"Whenever the casing of a computer is opened and its internal workings are exposed (to change a hard drive or add memory chips, for example), there is a danger of damaging the computer with the buildup of static electricity that is held by the human body. The internal workings of a computer, and especially the hard drive, are extremely susceptible to static electricity, which can cause considerable damage to the hard drive if it is zapped with even a small amount. Microchip damage can occur if it is exposed to static electricity as low as 10 volts, and humans are not able to perceive static electricity until it has reached about 1,500 volts. (Walking across a rug can produce a static electricity voltage of up to 12,000 volts, but static voltage is not life threatening.) So it is possible to damage a hard drive with static electricity that is not even felt by the person because it is at such a low voltage. Also, computers become increasingly susceptible to static electricity damage as more and more circuitry is built into them.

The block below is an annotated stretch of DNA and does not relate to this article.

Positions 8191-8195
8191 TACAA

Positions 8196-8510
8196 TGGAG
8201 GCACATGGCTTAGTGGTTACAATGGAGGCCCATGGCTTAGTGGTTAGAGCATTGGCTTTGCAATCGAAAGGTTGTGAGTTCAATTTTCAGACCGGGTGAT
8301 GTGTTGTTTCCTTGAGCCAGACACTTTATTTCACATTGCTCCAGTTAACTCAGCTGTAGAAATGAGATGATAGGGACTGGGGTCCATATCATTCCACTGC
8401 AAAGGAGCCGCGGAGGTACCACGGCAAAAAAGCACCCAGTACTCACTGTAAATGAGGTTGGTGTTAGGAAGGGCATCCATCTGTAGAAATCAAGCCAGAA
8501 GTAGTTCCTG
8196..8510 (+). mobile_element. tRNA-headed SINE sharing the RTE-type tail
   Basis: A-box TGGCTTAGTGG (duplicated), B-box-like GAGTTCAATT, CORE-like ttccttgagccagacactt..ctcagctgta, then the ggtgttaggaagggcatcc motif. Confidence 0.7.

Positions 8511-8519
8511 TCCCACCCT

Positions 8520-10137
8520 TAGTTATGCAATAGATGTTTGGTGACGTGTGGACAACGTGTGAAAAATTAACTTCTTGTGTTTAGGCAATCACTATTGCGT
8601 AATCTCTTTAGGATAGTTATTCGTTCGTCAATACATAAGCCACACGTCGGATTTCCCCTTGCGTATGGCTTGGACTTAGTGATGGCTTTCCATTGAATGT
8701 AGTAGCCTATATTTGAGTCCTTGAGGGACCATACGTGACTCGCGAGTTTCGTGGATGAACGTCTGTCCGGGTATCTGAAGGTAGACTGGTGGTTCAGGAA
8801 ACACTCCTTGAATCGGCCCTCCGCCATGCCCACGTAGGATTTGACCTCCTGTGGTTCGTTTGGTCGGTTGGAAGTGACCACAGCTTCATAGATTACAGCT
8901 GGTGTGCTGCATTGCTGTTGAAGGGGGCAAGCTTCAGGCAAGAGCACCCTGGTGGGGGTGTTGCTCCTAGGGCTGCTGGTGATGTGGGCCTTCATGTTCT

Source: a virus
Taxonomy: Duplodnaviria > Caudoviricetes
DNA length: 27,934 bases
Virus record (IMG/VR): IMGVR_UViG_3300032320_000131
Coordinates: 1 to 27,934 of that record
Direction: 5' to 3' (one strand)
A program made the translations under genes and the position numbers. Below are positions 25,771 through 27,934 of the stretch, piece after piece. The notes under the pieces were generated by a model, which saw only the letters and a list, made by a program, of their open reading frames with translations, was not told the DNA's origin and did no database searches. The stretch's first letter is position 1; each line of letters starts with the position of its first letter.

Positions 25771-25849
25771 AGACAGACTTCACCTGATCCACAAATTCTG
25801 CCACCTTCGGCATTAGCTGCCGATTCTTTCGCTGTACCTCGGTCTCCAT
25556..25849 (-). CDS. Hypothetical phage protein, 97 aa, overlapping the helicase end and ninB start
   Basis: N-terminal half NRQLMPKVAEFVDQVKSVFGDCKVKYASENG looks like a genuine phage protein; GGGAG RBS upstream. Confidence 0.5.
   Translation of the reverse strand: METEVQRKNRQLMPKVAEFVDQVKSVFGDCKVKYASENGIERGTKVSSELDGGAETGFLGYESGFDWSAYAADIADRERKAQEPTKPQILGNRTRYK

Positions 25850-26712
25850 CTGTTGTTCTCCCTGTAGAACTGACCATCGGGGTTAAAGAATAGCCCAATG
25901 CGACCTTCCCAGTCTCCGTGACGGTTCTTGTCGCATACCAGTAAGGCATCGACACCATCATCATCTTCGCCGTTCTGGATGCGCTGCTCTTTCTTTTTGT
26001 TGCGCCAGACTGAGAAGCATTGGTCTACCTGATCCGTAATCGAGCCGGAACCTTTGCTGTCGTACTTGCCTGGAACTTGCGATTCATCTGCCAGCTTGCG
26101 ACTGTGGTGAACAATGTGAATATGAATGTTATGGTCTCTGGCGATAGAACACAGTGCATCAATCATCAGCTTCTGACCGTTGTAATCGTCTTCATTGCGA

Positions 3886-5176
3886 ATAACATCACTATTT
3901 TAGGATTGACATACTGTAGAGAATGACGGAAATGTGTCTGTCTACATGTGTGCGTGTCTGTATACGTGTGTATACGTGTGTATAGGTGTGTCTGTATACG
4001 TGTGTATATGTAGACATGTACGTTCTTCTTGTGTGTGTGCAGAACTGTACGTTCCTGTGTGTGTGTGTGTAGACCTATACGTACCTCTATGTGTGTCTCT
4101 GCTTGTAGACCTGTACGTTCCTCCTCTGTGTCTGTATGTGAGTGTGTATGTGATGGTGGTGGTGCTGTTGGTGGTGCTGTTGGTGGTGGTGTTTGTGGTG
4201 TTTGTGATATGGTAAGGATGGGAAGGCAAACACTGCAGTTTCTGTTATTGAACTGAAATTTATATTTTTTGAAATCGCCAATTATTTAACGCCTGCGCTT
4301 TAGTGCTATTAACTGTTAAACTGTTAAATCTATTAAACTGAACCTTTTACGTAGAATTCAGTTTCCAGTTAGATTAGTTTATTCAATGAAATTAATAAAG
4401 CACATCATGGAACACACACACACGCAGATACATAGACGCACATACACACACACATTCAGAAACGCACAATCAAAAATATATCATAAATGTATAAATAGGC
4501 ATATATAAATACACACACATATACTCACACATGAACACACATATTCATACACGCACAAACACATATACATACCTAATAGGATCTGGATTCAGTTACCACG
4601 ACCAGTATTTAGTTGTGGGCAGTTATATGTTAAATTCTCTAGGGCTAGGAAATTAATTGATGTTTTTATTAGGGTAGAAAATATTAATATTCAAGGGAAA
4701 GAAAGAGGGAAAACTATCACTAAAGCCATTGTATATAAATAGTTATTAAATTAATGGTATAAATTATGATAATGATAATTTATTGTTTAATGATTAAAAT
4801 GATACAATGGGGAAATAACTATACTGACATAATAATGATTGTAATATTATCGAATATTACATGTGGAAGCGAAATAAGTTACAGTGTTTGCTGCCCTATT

Static electricity is caused by a process called triboelectrification. Everything around us, and including us, is made of atoms, and every atom has in its center (nucleus) positively charged protons and neutrons, which have no electrical charge. Surrounding the atom are negatively charged electrons. The protons and neutrons in an atom do not change, but the electrons can move from one atom to another. When two objects touch, they exchange electrons, which causes one object to become electrically positive and the other to become electrically negative. When an object touches another object with either an opposite or neutral charge, electrons flow. Static electricity is created when electrons move back and forth between atoms.